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To Build a Fire Paperback – January 24, 2009


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Product Details

  • Paperback: 48 pages
  • Publisher: CreateSpace Independent Publishing Platform (January 24, 2009)
  • Language: English
  • ISBN-10: 1453607943
  • ISBN-13: 978-1453607947
  • Product Dimensions: 9 x 6 x 0.1 inches
  • Shipping Weight: 3.2 ounces (View shipping rates and policies)
  • Average Customer Review: 4.2 out of 5 stars  See all reviews (16 customer reviews)
  • Amazon Best Sellers Rank: #635,538 in Books (See Top 100 in Books)

Editorial Reviews

Review

Short story by Jack London, published in Century Magazine in 1908, later reprinted in the 1910 collection Lost Face. (An earlier draft had been published in 1902 in Youth's Companion.) London's widely anthologized masterpiece illustrates in graphic terms the futility of human efforts to conquer nature. Set in the Klondike in winter, the story concerns a man who ignores warnings and attempts to travel a great distance in the extreme cold. Although even his dog senses the folly of the journey, the man stubbornly continues to believe in his own infallibility. His doom is sealed when, after getting his feet wet, he is unable to build the crucial fire that might save his life. London's stark, unadorned prose is a powerful vehicle for his grim message. -- The Merriam-Webster Encyclopedia of Literature --This text refers to an out of print or unavailable edition of this title.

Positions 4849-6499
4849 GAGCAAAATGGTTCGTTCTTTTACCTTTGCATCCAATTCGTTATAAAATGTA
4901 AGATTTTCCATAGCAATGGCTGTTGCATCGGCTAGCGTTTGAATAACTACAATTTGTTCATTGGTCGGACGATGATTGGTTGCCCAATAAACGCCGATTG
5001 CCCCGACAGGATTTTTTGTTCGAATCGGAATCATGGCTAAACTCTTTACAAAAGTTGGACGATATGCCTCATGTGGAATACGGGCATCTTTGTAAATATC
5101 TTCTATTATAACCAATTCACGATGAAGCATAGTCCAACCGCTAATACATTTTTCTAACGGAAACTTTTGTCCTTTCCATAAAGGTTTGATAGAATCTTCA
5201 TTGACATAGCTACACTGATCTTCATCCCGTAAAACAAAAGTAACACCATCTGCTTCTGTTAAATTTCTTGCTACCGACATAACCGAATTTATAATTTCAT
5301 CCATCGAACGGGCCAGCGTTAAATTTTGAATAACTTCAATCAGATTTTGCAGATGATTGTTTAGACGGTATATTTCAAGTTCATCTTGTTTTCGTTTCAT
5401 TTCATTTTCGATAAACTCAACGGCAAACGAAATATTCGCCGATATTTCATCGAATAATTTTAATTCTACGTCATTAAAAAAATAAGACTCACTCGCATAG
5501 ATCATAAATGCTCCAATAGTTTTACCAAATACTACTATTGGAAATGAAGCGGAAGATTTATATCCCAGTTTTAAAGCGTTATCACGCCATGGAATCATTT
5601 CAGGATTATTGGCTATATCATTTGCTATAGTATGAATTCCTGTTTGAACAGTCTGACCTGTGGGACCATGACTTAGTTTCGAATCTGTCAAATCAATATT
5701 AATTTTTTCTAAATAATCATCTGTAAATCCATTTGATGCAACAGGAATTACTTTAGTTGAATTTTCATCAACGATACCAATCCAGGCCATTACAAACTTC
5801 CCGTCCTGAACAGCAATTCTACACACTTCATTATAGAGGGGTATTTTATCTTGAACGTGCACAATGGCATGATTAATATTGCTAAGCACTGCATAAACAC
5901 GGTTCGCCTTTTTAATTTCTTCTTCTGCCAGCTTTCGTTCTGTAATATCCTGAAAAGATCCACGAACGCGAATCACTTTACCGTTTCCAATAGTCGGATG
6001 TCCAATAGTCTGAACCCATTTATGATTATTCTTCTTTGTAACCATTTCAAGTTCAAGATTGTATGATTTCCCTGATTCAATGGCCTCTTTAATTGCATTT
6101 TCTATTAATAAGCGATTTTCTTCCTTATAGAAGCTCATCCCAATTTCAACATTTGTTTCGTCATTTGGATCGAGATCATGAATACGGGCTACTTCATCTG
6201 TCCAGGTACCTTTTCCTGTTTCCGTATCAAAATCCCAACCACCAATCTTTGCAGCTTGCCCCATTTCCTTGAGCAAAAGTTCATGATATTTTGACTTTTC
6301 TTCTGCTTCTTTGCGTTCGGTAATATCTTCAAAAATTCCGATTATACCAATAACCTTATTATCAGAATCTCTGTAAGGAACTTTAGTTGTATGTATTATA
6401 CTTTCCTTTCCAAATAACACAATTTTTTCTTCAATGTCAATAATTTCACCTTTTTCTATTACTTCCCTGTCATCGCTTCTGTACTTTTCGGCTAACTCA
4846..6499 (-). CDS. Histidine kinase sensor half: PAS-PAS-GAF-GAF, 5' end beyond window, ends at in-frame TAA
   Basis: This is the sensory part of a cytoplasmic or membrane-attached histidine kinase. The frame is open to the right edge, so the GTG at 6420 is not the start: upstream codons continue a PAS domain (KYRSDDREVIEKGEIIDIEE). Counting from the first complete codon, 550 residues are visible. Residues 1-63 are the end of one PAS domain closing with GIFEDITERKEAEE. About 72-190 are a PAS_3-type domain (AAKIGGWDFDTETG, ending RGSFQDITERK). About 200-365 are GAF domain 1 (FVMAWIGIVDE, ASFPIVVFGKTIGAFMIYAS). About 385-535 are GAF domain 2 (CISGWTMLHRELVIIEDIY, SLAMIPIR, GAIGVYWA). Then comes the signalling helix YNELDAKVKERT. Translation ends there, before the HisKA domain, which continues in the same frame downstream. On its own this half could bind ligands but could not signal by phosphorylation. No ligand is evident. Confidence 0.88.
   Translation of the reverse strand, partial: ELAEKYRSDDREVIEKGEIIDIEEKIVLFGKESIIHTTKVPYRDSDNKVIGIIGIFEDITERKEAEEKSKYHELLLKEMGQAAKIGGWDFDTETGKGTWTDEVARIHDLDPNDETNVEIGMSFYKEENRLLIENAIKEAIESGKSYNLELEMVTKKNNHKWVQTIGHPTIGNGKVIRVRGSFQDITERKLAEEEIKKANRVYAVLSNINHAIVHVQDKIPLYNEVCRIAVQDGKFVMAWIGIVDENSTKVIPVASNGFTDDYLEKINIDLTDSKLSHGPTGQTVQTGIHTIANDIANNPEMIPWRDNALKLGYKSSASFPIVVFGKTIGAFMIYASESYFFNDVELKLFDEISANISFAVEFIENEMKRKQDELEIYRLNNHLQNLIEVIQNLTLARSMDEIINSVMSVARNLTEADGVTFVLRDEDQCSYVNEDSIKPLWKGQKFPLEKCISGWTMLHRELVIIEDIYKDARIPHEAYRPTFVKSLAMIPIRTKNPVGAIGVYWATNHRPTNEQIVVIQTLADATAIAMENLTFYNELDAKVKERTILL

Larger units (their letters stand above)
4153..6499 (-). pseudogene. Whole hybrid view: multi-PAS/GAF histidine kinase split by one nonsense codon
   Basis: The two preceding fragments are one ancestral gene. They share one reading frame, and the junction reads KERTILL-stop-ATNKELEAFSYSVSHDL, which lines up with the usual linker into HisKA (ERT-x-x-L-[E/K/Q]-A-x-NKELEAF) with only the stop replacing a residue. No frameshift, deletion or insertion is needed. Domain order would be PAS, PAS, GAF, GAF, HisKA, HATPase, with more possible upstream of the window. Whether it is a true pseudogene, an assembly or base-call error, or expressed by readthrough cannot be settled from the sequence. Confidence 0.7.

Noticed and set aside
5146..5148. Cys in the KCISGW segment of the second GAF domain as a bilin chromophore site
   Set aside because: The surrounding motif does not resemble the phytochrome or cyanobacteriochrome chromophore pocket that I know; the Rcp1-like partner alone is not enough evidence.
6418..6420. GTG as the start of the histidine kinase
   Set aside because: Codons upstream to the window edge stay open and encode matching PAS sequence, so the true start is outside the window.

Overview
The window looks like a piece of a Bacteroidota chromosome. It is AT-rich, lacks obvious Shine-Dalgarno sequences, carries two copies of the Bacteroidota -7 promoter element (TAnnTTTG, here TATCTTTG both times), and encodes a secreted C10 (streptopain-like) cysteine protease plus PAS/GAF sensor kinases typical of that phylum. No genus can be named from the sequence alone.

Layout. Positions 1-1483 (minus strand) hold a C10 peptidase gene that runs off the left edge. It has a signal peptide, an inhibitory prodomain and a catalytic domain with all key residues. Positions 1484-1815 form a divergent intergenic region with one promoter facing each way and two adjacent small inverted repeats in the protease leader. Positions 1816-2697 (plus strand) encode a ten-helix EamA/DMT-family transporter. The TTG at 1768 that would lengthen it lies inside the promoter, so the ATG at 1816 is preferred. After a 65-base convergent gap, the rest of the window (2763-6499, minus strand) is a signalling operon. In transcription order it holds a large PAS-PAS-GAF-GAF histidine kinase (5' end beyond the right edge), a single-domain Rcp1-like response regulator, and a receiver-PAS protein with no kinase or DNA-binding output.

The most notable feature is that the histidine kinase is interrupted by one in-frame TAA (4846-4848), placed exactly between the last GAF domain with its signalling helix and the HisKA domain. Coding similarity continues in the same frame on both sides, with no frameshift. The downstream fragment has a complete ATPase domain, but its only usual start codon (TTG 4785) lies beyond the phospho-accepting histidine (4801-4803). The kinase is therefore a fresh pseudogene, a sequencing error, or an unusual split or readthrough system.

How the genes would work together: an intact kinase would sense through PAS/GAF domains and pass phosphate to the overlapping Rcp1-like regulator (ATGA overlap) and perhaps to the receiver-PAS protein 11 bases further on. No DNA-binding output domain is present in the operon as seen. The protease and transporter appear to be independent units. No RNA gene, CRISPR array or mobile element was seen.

From AudioFile

Jack London's eerie short story of life and death in the Yukon cold is brought to a vivid new level. This audio presentation is fully scored with music which could easily stand alone and is narrated to perfection. The slow, low voice of Gonneau, enhanced with the slightest trace of accent, is paced to capture every nuance of confidence, fear, panic and resignation. This combination creates a haunting tone which enlivens every phrase and makes the experience of the literature, the music and the spoken word endure. For any sceptic of the power of the audio format, this is an excellent response. R.F.W. (c)AudioFile, Portland, Maine --This text refers to an out of print or unavailable edition of this title.

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Customer Reviews

4.2 out of 5 stars
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Most Helpful Customer Reviews

7 of 7 people found the following review helpful By Bill R. Moore on April 30, 2010
Format: Kindle Edition